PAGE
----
Welcome to our newest rotators: Ali AlHarbi, Mike Beyea, and Zainab AlDuhalib who will be providing you with COTW material for Block 12.

The Case: 

Without any clinical context – can you guess what type of patient this clip might be from? What abnormalities can you spot?


Same patient, what are we assessing for here?

Answer from Last Week:

Last week we presented the case of a 62-year-old gentleman requiring paracentesis. To guide paracentesis a high-frequency linear probe was used to generate the first image of the abdominal wall in the near field with ascitic fluid in the far field. The next still image depicts measurements approximating how thick the abdominal wall is, and how much fluid lies beneath. This offers the proceduralist an estimate of how far the needle should be advanced before fluid will return. Finally, colour Doppler has been used to assess for vessels – most importantly to check for the presence of the inferior epigastric artery which could lead to significant bleeding if lacerated or punctured.  The third clip demonstrates pulsatile colour flow, indicating the presence of a vessel and necessitating a different location for paracentesis. Look for the upcoming CHEST article Better with ultrasound – Paracentesis for more info (currently article in press)

The Clip-of-the-Geek: 

Also acquired with the linear probe, these clips depict the diaphragm of a patient with a C-spine injury following MVC while he is spontaneously breathing on a trach mask trial. Diaphragm assessment in the critically ill generally involves two measurements: Diaphragm excursion, and thickening. To measure thickening (what we’ve done here), use a high-frequency transducer to locate the diaphragm, which appears as a three-layered structure (diaphragmatic layers of pleural and peritoneal pleura, and a middle hyperechoic layer of muscle). From here use M-mode to take caliper measurements of diaphragmatic thickening at end inspiration, and end expiration. Thickening fraction = (end inspiratory thickness – end expiratory thickness)/end expiratory thickness.  Diaphragm assessments in critically ill are very complex and will depend on the patients’ sedation levels, injuries, ventilatory support, etc. In this case, the fact that the diaphragm was moving, and thickening was helpful to rule out diaphragmatic paralysis due to high C-spine injury.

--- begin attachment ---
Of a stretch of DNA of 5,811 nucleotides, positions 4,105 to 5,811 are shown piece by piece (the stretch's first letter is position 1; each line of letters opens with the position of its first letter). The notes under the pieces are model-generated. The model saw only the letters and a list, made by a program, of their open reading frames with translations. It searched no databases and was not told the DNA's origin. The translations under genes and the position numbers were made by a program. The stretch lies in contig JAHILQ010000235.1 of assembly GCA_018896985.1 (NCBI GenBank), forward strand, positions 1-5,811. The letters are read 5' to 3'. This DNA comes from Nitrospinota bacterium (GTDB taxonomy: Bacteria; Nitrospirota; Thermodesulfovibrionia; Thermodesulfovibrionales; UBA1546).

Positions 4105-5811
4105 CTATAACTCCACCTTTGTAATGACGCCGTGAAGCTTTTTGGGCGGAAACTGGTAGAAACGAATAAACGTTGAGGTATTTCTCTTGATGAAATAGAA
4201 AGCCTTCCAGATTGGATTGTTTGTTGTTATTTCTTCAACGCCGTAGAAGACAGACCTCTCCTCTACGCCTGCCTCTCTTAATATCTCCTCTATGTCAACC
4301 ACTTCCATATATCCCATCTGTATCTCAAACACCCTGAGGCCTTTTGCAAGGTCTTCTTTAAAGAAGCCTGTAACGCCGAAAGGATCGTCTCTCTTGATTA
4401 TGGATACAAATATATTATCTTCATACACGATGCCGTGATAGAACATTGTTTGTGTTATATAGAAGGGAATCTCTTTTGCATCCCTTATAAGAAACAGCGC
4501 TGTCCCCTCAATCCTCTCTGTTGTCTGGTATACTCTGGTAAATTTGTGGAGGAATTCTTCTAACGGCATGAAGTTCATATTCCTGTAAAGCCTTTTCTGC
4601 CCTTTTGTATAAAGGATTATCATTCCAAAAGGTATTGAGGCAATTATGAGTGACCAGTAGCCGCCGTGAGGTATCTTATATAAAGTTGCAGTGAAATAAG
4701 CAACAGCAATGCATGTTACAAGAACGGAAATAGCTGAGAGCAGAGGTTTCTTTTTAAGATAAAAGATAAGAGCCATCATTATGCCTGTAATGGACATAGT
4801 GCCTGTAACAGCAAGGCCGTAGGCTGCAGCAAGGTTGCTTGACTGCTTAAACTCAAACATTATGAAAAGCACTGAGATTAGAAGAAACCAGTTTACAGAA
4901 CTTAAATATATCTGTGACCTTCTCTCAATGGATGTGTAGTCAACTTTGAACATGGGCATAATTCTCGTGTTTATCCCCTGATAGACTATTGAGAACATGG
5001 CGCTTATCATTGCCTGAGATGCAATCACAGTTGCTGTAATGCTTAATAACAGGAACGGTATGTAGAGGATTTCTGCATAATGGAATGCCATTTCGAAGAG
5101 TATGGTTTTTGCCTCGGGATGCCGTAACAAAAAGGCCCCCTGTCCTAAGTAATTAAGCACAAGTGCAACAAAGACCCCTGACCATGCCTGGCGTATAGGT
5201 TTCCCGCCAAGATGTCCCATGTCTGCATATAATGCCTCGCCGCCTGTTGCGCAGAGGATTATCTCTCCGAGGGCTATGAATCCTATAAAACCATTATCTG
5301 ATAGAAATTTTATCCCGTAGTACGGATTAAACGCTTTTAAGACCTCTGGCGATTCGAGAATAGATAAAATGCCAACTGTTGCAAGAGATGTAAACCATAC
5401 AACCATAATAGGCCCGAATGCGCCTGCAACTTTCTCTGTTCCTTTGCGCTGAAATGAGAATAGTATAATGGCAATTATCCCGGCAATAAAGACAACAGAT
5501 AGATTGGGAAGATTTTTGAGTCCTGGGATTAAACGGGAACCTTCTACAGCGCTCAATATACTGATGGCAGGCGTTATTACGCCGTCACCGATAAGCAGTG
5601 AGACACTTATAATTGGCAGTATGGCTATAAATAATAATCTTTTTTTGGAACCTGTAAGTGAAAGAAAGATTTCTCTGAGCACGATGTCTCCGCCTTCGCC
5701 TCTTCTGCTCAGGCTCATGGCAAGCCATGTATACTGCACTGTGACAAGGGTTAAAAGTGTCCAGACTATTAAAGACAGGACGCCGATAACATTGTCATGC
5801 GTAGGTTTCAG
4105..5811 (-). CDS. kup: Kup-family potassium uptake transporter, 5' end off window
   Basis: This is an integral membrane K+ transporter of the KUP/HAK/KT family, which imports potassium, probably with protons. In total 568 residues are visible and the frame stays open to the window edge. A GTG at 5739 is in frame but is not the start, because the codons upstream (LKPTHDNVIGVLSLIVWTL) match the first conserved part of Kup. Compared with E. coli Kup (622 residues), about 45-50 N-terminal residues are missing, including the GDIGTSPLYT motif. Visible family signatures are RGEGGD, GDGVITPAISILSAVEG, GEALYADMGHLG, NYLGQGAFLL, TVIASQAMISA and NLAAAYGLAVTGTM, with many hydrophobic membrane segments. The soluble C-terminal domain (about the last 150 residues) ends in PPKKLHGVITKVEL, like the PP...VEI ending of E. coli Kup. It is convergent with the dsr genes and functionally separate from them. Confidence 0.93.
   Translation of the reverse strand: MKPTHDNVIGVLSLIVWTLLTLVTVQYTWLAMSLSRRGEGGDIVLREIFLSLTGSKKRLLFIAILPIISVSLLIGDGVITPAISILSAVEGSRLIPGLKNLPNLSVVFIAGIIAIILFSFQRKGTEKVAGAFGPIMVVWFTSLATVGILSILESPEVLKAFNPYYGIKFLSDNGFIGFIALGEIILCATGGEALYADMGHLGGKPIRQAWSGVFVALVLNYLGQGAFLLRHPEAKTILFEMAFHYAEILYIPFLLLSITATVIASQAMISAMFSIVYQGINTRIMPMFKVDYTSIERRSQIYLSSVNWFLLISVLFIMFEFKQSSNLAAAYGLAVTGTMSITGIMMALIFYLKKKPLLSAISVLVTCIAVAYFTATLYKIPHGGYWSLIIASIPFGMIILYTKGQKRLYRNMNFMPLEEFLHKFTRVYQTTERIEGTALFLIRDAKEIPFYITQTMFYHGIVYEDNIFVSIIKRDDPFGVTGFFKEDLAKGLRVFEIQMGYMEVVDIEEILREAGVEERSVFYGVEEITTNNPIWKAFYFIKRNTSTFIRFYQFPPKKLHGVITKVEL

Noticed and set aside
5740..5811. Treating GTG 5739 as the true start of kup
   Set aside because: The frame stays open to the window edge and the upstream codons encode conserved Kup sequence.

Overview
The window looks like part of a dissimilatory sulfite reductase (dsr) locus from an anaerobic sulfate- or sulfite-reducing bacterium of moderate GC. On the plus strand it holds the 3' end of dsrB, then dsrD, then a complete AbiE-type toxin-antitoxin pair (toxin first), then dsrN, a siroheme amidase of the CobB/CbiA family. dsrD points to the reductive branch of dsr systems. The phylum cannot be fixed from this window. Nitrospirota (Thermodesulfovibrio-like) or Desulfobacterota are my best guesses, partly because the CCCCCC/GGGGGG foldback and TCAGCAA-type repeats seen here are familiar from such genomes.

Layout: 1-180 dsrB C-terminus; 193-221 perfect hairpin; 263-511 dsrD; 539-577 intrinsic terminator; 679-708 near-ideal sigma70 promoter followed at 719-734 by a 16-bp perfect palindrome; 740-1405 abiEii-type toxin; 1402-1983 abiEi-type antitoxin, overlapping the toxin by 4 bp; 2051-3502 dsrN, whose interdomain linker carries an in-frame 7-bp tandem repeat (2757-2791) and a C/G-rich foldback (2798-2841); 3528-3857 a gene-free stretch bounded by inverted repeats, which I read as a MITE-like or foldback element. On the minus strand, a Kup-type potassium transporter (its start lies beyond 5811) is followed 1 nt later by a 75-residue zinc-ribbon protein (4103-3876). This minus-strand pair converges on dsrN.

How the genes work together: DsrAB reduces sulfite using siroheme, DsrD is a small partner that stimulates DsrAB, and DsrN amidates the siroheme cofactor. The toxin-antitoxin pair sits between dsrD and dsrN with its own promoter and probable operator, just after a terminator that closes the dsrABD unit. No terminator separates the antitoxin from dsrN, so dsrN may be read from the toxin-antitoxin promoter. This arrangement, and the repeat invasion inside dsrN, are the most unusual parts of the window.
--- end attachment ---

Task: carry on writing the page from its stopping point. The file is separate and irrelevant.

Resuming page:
Until next time!

The POCUS Team